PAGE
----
Birches are medium-sized trees or large shrubs, widespread in nature in most of the temperate areas of the Northern Hemisphere; only a few dozen species belong to the genus, and very few are grown as ornamental plants in Italy; in our country there are no spontaneous birch woods, although some specimens develop in the wild at the edge of the hilly forests in the areas north of the country; in Europe they are widespread especially in the Scandinavian area.
The peculiar characteristic, which belongs to almost all species, consists of a substance, called betulin, contained in the bark, which makes it pearly white, sometimes candid. This distinctive character makes the birches very decorative, even during the winter months, when the trunks stand out in the woods, with their candid coloration, with dark, almost black marks. The foliage is deciduous, generally the leaves are bright green in color, with indented margin; the autumn color is yellow, but the dying foliage persists little on the tree, not giving a particularly lasting coloring.
The stem is erect, and in many species it can reach 25-30 m in height, while still remaining quite thin. Birches are pioneer trees, this means that their seeds sprout in an open field, away from the forest, and prepare the ground for the arrival of the seeds by the other trees, which will later form the forest; for this reason birches are not very long-lived plants.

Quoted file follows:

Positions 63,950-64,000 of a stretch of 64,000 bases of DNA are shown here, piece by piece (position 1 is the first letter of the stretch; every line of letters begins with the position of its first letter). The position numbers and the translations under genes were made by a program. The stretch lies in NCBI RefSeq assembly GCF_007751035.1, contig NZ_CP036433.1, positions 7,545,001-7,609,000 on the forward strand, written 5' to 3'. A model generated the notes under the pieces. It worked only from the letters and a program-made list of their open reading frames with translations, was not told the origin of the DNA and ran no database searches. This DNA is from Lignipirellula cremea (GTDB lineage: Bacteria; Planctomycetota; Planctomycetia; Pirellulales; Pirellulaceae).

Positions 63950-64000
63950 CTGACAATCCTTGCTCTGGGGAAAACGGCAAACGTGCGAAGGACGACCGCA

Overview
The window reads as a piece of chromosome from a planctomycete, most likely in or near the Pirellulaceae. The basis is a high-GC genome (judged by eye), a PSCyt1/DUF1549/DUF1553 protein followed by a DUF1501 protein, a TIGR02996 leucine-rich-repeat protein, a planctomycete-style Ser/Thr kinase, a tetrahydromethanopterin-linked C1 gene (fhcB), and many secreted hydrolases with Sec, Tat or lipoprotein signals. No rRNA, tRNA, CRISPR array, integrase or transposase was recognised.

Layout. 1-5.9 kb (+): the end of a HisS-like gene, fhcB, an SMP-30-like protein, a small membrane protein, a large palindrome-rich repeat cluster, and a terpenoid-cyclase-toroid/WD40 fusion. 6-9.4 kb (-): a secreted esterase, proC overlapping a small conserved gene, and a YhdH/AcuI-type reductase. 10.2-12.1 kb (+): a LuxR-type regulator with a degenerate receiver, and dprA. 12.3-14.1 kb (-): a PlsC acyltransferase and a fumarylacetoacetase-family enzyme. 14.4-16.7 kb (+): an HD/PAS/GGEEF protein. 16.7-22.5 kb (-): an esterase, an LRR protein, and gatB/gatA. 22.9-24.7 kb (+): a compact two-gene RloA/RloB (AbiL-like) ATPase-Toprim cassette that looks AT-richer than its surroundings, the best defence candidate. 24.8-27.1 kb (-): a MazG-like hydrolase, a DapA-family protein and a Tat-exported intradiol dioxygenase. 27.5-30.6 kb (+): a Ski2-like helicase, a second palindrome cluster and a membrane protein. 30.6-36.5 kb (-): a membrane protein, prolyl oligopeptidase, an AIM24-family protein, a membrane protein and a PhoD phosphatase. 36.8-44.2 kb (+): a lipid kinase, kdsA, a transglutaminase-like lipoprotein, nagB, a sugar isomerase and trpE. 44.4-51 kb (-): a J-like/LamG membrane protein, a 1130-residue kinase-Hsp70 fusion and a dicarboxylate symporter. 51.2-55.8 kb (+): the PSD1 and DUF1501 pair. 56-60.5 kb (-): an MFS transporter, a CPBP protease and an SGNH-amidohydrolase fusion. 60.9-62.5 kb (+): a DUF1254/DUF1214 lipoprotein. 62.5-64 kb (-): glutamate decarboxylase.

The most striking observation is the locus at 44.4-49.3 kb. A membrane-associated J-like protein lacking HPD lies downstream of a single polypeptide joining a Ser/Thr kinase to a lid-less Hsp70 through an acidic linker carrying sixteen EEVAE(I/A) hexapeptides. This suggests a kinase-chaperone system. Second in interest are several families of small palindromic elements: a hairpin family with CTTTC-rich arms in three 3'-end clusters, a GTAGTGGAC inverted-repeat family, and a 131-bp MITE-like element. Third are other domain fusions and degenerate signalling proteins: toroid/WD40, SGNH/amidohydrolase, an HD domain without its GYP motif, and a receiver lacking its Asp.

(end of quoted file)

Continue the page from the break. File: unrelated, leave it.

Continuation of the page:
The thin branches form a crown mostly flame-shaped, elongated, and not very dense; many cultivated varieties have pendulous branches, which give the tree a weeping appearance. The flowers are gathered in catkins, and the seeds are samare, often with thin and little highlighted wings.
Birches are part of the birch family which includes some of the most famous plants with catkins including hazelnuts, alders and hornbeam trees.
This family is made up of 6 genera and in total more than 160 species of deciduous trees and bushes that grow, generally in the temperate-northern regions. The whole family is characterized by alternate leaves and flowers in separate catkins of which only the males are well evident and decorative.
The genre betula it includes from 30 to 60 species: trees not very long-lived and considered pioneers in the whole Northern hemisphere.
Its name derives from the Gallic and is a diminutive of "betua". The Germanic name birch, on the other hand, has an Indo-European origin and probably means "shining".